Robert Lamont Tate, who founded two industrial manufacturing businesses and was a former president of the Maryland Chamber of Commerce, died of heart disease Oct. 5 at his Sarasota, Fla., home. The former Ruxton resident was 89.
Born in Baltimore, he was the son of William J. Tate and the former Mary Lamont. His father's family, who were of Scots ancestry, lived in Belfast, Northern Ireland. His father was a marine engineer at Harland & Wolff, builders of the Titanic and numerous other vessels.
Mr. Tate, who was known as Bob, grew up on Chelsea Terrace and was a 1942 graduate of Forest Park High School, where he played lacrosse, basketball and football.
He then attended the Johns Hopkins University until he was sent to Tufts University as part of the Navy's V-12 training program. At Tufts, he was a naval regimental commander. He also boxed, wrestled, played football and was a lacrosse midfielder. He was co-captain of the 1945 undefeated Tufts lacrosse team that won the New England Intercollegiate Lacrosse League. A high-scoring center on that team, he was named an All-American.
"He was a strong-willed person with a leadership quality and had a warm personality. He was an all-around, standout individual," said Robert Scott, a longtime family friend, who is a retired Hopkins lacrosse coach and athletic director.
While a Tufts student, he met his future wife, Joyce Jackson.
Mt. Tate was commissioned as an officer in the Navy. He served in China and North Africa at the end of World War II and later in the Korean War.
He earned a master's degree in economics from George Washington University and in 1948, after the death of his father, took over a small family business, Tate Engineering Inc., then located on East Lombard Street at a site now occupied by the Baltimore Holocaust Memorial.
"My father was able to take a small marine parts supplier and turn it into a major supplier of engineering components to all facets of industry," said his son, William J. Tate of Ruxton. "After the war had ended, he saw that ship construction was changing and he added product lines that had to do with general industry. He founded two additional companies and built them up from nothing."
Mr. Tate went on to found Tate Andale Inc., which serves shipyards with specialty valves and flow control equipment. He also founded Tate Access Floors Inc., a business that makes raised-access floors for office buildings.
Family members said his businesses expanded from four employees to more than 700. Most were located in Baltimore, but he had subsidiaries in Singapore, England, France and South Africa.
He later moved the business to South Eutaw Street, to a site now occupied by Oriole Park at Camden Yards. When he then moved the business to Russell Street, it too was later taken, for a parking lot at what is now M&T Bank Stadium. His businesses that remain in family hands are located in Halethorpe and Lansdowne. He sold Tate Access Floors in 2001.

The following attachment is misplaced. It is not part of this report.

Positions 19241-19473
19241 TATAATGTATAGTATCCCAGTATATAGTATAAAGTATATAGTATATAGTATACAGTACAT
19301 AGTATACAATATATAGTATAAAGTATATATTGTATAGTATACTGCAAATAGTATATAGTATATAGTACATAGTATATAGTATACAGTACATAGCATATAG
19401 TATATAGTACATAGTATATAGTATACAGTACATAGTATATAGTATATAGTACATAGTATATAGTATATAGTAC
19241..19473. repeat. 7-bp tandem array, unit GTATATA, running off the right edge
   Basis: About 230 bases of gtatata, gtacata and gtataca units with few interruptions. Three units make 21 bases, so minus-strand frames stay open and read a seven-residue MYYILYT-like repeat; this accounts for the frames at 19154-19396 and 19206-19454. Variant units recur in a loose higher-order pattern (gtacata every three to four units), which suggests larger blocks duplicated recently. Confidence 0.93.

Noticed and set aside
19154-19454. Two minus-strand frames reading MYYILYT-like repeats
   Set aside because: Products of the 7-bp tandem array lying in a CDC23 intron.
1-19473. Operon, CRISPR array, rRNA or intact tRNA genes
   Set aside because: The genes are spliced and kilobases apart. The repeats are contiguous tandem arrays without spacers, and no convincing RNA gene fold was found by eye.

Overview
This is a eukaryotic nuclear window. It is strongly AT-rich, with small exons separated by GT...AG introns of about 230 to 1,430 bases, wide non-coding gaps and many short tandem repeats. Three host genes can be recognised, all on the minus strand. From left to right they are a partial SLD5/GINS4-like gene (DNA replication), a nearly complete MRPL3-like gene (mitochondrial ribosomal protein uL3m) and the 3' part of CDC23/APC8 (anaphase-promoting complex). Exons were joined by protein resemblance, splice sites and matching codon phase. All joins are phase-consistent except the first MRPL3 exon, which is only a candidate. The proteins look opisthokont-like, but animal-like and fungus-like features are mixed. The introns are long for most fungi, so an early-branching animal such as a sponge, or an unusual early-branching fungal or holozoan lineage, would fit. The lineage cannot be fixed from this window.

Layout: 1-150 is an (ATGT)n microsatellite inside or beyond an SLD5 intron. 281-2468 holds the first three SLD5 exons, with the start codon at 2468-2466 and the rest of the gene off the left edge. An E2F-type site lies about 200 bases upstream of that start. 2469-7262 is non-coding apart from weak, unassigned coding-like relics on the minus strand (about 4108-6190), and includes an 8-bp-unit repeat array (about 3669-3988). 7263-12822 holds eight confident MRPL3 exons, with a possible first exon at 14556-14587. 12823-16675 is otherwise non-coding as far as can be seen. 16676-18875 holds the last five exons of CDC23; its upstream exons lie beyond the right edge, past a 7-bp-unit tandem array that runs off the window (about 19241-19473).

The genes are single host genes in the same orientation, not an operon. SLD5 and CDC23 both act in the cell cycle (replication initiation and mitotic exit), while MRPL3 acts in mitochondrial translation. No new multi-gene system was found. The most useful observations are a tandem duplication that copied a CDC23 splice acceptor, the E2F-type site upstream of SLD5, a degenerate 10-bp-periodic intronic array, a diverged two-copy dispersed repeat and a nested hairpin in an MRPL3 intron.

In 1969, he was elected president of the Chamber of Commerce of Metropolitan Baltimore. He was a leader in the creation of Carroll Industrial Park in Southwest Baltimore.
He was also a past chairman of the Maryland Chamber of Commerce and was a founder and chairman of Marylanders for a Balanced Federal Budget and Maryland Business for Responsive Government. In 1984, he joined with former Hopkins President Milton Eisenhower to call for a balanced federal budget.
"Congress has been totally incapable of exercising fiscal responsibility," he said in an Evening Sun article.
He was chairman of the Baltimore County Planning Commission in the 1960s during the administration of County Executive Spiro T. Agnew, who was later vice president under Richard M. Nixon.
Mr. Tate was a past board member and chairman of the Baltimore Federal Reserve Bank. He was also active with and led the Young Presidents Organization and later was president of the Chief Executives Organization.
He was a past troop committee chairman of the Church of the Redeemer's Boy Scout Troop 35. He belonged to the Center Club, Maryland Club, Baltimore Country Club, L'Hirondelle Club, the Engineering Society, the Severn Sailing Association and the Annapolis Yacht Club.
He was active in Tufts University alumni activities and was a past president of the First Unitarian Church trustees board.
Mr. Tate had a summer home at Bembe Beach near Annapolis. He played tennis and golf and sailed.
After moving to Sarasota in 1991, he became involved in philanthropies, including the Ringling Museum of Art and Van Wezel Performing Arts Hall.
Plans for a memorial gathering are incomplete.
In addition to his wife of 67 years and his son, survivors include two daughters, Patricia Baker of Upperco and Robin Tate of Riderwood; four grandchildren; and a great-granddaughter.
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